Somalia is a tough place to build a community garden. Between drought, warlords, a near-absence of infrastructure and a prevailing mood of powerlessness, it takes commitment, and ideally some help. Sid Ali Mohammed, 65, and Mohamed Abdukadir “Mudane” Hassan, 26, have both. They’ve managed to build 15 community and family gardens in Somalia as part of Slow Food’s A Thousand Gardens in Africa project. But it hasn’t been easy. Read more
When Josh Viertel took the helm at Slow Food USA in 2008, the organization had a reputation—at least in this country—as a club for foodies. Under Viertel’s leadership, though, the organization has dispelled this image with an increasing focus on food justice issues such as improving the abysmal quality of cafeteria food and fighting “ag-gag” bills that would’ve made it illegal to take photos or videos of farms. Last month, Slow Food organized its members to “take back the happy meal” by showing that it’s possible to cook a nutritious meal for less than $5 a person. Over 30,000 people came together at over 5,500 events to participate in Slow Food’s $5 challenge.
When I spoke to Viertel a few weeks ago, he had just returned from a board meeting in Portland, Oregon, and was full of praise for both Andy Ricker’s Thai restaurant Pok-Pok and Portland’s energetic food justice scene. As I talked to him, I came to the happy realization that Slow Food is a flourishing network of people from all backgrounds and socioeconomic levels—from advocates of Native American fishing methods to radical kimchee makers in Indianapolis. All these members are coming together to overthrow the industrial food system and buy and make food that is good, clean, and fair. Read more
By keeping the size, colors, and flavors of foods consistent, large-scale producers are elbowing out the fragile, juicy, and region-specific foods that used to make our fields and plates exciting. The U.S. Ark of Taste, a program of Slow Food USA, seeks to reverse this trend. The Ark is a growing list of foods that are flavorful, culturally rooted, and at risk of extinction. Slow Food members from around the country nominate foods to the Ark and mobilize volunteers to keep them in production.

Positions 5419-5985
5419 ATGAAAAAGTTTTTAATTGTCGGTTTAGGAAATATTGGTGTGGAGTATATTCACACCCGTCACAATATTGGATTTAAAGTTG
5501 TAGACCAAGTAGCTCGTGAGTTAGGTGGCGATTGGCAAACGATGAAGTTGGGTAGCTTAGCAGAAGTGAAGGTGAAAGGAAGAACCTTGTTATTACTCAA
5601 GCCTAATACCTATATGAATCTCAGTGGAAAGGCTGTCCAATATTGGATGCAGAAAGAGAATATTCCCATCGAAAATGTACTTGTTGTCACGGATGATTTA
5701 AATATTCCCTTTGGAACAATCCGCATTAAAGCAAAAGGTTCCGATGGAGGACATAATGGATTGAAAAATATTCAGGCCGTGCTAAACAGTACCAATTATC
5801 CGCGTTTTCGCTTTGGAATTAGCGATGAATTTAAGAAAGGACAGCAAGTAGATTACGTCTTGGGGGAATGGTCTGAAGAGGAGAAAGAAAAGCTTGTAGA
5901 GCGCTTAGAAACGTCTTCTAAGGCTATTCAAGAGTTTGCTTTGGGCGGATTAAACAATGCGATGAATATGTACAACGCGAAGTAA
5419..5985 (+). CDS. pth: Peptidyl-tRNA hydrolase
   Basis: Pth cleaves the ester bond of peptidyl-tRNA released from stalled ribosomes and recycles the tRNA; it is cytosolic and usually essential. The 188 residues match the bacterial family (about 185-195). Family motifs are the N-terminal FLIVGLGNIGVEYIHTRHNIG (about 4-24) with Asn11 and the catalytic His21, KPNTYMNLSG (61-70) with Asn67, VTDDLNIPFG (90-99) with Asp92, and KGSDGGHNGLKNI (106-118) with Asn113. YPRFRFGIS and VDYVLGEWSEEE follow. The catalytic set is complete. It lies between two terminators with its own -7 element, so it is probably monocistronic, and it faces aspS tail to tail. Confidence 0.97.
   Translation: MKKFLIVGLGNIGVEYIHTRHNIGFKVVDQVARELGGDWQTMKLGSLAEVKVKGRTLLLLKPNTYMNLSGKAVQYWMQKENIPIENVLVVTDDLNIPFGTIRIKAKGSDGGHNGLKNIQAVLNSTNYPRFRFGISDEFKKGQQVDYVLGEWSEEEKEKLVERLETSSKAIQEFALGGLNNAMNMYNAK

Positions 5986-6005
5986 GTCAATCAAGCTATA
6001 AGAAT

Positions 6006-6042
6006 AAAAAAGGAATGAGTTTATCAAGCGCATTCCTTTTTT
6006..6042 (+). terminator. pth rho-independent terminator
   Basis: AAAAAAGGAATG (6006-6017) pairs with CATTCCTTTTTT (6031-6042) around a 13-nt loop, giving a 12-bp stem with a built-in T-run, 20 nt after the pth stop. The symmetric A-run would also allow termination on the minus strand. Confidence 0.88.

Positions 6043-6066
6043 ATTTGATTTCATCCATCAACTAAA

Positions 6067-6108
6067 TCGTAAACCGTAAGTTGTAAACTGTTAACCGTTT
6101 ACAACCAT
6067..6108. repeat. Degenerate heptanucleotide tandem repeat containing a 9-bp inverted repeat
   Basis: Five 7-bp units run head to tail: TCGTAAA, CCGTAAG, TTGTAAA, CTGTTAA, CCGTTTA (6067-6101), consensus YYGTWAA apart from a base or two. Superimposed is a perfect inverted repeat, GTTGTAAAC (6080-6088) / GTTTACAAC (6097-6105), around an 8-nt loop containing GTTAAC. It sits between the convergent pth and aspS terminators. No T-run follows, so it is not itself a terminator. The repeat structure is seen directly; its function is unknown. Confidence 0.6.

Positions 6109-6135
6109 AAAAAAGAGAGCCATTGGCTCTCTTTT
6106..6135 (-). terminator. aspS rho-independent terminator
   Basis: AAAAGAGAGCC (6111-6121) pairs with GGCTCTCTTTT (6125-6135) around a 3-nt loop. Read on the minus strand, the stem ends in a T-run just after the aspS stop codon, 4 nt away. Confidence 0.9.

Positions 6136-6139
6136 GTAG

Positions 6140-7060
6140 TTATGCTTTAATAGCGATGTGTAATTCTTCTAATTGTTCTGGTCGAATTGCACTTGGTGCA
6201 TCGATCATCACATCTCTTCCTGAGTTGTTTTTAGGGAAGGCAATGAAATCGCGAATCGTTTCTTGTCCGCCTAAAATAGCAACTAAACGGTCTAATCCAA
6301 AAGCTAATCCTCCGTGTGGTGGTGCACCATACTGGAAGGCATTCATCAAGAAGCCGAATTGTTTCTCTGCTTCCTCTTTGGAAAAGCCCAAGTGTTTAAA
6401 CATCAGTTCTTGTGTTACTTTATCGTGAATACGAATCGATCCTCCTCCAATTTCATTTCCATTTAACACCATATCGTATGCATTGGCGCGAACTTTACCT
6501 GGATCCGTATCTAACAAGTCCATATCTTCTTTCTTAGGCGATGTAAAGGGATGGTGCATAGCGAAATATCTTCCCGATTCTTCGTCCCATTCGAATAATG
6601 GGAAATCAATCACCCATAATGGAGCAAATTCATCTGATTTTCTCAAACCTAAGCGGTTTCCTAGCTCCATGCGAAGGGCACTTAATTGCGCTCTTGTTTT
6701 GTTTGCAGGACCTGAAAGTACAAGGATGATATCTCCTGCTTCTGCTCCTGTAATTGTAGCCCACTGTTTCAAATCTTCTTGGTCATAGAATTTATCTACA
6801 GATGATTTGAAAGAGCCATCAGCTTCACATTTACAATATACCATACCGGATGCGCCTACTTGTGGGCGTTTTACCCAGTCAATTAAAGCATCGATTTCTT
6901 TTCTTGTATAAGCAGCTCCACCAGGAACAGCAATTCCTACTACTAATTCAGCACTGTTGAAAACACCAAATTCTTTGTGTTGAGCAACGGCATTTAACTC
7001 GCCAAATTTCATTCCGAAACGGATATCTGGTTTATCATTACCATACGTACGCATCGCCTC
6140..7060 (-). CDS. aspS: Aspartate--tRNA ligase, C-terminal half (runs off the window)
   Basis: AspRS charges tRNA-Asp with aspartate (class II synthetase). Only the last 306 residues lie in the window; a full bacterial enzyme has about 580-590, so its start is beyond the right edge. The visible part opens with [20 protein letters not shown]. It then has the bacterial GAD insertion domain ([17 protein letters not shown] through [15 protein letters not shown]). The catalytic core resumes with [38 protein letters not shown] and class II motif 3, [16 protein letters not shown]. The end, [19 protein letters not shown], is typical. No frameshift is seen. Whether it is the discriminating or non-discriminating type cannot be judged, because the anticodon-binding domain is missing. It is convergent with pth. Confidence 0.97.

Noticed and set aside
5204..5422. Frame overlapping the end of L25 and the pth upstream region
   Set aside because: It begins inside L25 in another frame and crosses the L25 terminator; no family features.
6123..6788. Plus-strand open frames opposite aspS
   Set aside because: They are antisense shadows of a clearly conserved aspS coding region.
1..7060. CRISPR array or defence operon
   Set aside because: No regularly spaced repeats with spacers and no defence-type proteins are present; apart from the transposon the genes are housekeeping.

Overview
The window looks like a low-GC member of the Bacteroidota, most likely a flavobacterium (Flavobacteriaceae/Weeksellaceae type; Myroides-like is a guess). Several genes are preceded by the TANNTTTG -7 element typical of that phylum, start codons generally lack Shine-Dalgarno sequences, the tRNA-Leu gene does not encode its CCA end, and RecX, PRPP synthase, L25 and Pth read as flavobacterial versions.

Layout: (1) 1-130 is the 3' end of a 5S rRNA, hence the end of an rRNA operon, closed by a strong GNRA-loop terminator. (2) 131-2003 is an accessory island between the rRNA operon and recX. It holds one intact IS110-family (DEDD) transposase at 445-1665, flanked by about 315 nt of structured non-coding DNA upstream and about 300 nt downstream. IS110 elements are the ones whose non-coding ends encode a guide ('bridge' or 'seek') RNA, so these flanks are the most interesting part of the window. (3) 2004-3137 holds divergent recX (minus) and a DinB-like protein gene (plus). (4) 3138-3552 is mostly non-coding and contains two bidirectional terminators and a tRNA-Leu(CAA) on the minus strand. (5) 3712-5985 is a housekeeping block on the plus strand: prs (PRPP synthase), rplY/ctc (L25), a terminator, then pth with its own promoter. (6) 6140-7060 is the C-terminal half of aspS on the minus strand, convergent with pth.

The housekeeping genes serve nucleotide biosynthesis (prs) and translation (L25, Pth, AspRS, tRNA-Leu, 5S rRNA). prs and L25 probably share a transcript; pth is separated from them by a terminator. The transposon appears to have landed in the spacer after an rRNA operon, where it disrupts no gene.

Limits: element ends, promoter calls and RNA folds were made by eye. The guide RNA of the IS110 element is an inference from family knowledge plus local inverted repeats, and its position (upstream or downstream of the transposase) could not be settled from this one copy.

Why is food diversity important? For one, interesting new flavors can entice even the pickiest of eaters to try more fruits and veggies. On an environmental scale, ecosystems thrive when they include a diversity of organisms. And while some genetic adaptations might not have immediately apparent benefits, preserving a deep gene pool is critical for long-term food security. Read more
The terms “local” “organic” “sustainable” and the like have become so mainstream that as someone who writes about these issues I find myself searching for new ideas to explain the tenets of why changing our food system is important. Even if you are not involved in the “good food movement” at all, a McDonald’s aficionado who revels in hydrogenated oils and spraying your lawn with Roundup, you have heard of “local” “organic” and “sustainable.” But while this now cliché vocabulary runs rampant even in Walmart, why then do we not have the same exposure to the term “fair”? Read more
The theme of “food and place” led this year’s Terra Madre while a particular workshop, “Women’s Rights and Land Ownership,” best demonstrated its focus: How does the place of women in developing societies determine food security? As this question was brought to the fore, stories emerged from around globe shedding light on the resilience and creativity of women in their pursuit of both freedom and food.
Causing no end of difficulties in our national discourse is the steadfast belief held by both the right and the left that everything is either right or left: bad or good, strong or weak, despotic or patriotic. You’re either with us or you’re against us. President Obama addressed this very effectively before both House Republicans and Senate Democrats in recent days. It is media driven to a large extent because the media need controversy to sell papers, or bytes or views or whatever it is they’re selling these days.